Business owners often believe that having a unique product offering sets them apart from competition and is enough to sustain in today’s fast-paced markets. But, is that really enough? SME Advisor offers top advice…002

“Number one, cash is king. Number two, communicate. Number three, buy or bury the competition.” – Jack Welch

No matter how unique, extraordinary and tantalizing your product is, without the correct marketing tactic, it falls short of the greatness it could achieve. There are umpteen companies in the playing field, offering something similar or satisfying the customer’s need in a better way. A clear understanding of your competition is instrumental in the success of any business.

The economic flux of the markets may appear to be dominated by major players with huge promotional budgets. For SMEs, it may seem impossible to penetrate through the surface and make their mark. However, as has been witnessed in the recent times – quality, flexibility, and personalised service are proving to be effective tools for carving out a niche, even in the most competitive of markets.

Who are you up against?

The intensity of competition is what will affect the overall success of the business. So it is important to consider all types of competition to ensure that you have the cutting edge. Here’s an overview of the different kinds of competition:

Direct competitors: Multiple businesses offering similar products and services create direct competition. Customers are spoilt for choice with a variety of price points, locations, service levels and product features. Competition exists because a majority of customers will not choose the same combination of these choices repeatedly. By positioning your business to offer a unique mix of options, you will be able to reach a different type of consumer. Understanding where your competitors are positioned is important to identify the gaps that your business can fill.

Indirect competitors: These are businesses that offer slightly different products and services, but target the same group of customers with the goal of satisfying the same need. You can attempt to make sure that your business provides advantages over your competitors, beginning with those who are in the most directly similar to you.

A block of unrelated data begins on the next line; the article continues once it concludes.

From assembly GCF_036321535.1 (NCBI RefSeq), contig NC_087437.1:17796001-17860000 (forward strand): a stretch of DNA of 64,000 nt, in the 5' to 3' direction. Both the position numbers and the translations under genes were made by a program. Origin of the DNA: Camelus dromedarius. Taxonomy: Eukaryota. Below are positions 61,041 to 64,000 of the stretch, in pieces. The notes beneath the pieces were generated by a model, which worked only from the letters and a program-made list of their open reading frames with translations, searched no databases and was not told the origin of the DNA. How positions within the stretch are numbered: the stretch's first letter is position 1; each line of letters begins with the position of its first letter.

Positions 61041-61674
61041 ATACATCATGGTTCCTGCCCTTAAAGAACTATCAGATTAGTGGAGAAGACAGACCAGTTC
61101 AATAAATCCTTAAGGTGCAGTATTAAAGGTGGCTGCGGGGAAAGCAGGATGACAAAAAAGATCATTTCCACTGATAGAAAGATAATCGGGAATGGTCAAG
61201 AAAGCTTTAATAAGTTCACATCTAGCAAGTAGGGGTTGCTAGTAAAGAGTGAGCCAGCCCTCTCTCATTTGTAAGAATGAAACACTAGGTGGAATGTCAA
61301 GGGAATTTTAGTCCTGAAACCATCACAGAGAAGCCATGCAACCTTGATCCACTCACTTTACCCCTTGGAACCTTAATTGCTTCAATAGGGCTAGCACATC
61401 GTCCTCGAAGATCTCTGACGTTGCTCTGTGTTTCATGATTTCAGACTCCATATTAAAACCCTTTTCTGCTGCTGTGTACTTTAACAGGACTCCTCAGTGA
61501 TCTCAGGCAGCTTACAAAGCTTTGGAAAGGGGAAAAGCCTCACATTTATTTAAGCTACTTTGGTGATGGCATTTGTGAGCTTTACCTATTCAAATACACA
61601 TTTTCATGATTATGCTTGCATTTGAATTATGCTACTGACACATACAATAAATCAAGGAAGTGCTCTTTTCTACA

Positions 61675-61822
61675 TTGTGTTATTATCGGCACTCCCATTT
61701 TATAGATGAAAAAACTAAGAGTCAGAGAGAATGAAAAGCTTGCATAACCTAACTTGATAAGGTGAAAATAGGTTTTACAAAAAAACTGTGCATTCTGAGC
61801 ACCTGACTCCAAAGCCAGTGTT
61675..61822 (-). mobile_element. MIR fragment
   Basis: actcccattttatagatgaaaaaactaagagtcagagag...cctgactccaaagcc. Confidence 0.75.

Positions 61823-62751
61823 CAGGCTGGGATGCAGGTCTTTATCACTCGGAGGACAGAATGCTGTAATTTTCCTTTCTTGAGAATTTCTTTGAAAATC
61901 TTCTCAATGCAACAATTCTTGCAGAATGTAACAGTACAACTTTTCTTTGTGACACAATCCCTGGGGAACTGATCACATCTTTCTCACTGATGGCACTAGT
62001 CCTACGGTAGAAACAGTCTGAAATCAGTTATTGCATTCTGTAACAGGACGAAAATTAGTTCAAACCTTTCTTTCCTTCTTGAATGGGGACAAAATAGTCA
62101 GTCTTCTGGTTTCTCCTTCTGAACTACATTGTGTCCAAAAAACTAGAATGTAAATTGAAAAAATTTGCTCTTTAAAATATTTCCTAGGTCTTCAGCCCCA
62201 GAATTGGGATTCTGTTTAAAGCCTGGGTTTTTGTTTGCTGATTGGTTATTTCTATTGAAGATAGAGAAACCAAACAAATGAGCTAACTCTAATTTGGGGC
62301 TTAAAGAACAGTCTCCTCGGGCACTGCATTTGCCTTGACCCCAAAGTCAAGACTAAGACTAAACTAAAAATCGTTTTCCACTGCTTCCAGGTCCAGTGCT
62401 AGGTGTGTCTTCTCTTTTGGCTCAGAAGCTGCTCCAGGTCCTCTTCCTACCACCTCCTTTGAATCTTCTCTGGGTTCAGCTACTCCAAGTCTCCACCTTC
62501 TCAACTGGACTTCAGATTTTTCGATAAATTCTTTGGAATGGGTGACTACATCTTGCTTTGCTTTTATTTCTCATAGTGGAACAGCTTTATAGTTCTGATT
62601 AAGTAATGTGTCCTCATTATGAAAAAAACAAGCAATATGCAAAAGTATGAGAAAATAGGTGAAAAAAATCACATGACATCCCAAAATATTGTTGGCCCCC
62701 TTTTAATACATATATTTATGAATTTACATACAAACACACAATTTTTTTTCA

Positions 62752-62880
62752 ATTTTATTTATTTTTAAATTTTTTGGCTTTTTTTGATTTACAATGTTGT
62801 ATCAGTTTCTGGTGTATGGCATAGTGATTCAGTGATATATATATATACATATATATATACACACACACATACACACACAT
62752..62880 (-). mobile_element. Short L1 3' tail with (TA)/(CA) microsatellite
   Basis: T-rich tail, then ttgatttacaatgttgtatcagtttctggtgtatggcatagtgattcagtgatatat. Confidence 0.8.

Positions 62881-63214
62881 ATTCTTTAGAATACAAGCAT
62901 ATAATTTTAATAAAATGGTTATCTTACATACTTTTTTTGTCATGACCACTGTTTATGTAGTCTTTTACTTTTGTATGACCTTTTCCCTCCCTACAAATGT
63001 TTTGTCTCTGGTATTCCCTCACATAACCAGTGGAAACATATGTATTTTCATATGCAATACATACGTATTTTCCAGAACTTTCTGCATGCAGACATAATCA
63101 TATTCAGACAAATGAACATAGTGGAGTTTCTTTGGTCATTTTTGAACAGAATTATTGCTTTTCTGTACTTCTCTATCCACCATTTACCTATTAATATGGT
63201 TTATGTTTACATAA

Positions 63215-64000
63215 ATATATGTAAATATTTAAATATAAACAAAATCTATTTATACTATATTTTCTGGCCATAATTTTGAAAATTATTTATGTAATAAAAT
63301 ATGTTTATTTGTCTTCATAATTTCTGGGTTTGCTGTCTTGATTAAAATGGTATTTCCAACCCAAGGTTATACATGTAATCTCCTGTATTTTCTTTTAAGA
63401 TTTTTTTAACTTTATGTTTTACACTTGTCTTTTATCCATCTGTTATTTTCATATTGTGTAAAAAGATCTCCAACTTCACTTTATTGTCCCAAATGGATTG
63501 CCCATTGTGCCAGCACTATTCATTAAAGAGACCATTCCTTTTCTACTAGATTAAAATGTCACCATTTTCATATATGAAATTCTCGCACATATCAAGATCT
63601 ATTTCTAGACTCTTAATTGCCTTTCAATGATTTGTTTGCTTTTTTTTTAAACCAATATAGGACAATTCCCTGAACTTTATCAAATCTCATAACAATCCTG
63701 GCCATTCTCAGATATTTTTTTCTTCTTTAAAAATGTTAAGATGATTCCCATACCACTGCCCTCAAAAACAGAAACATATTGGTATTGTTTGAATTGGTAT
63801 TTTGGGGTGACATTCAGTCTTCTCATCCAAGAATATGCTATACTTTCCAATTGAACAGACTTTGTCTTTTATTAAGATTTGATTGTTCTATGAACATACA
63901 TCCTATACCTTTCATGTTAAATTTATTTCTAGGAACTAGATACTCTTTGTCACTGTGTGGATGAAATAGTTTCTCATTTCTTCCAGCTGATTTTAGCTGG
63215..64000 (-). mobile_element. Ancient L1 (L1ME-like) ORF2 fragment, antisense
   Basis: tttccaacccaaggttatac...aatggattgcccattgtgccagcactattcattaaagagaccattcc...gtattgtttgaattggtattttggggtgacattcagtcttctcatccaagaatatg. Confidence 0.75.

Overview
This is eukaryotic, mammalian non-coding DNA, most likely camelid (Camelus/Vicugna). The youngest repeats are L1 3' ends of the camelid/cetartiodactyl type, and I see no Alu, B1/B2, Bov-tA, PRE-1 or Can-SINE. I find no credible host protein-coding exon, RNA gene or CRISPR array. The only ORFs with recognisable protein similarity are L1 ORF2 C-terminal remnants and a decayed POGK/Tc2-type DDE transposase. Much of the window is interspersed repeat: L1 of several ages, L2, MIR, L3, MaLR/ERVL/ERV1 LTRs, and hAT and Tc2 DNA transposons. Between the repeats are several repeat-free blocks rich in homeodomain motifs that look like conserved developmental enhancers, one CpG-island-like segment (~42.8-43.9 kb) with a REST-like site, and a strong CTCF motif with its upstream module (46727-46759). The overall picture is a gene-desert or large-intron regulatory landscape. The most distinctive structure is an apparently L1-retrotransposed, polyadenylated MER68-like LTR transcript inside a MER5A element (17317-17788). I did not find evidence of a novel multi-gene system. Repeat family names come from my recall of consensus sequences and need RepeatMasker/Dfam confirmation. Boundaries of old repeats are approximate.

Customer expectations can change dramatically when economic conditions are unstable. It is imperative that companies revise sales and marketing strategy accordingly. Your product should be worthy in itself that the customer has good reasons to come to you rather than a rival.

“In order to stay ahead of competition, the first thing our brand enforces is product consistency. We are known and have loyal patrons for certain hidden gems in our menu and we strive to make sure this is consistent across our rapidly expanding number of stores. Secondly, we try to keep our employees motivated. Service delivery and customer experience is almost as important as product quality,” says Rohith Muralya, Director of Concept Cuisines,
SFC Group.

“The restaurant industry is highly competitive with new brands entering the market on a daily basis. We evaluate every new entrant into our segment as this plays a very important role in understanding changing consumer trends and evolving standards,” he adds.

“Some of the novice entrants provide us opportunities for fresh out-of-the-box thinking. If we find them more effective and evolved than our practices, we try to adopt it into our operations. We are currently in the process at enhancing our brand elements; and evaluation of competition (both successful and unsuccessful) has been our focal learning point.”

The need for market intelligence

Market intelligence more or less dictates every decision a company will have to take. Pragmatic market intelligence can have a huge return on investment and can generate extra customer revenue or the avoidance of a bad investment. The fundamental way to gather market intelligence is to survey the competition – study their ads, brochures and promotional materials. Keep track of what they are doing well and what they are doing poorly.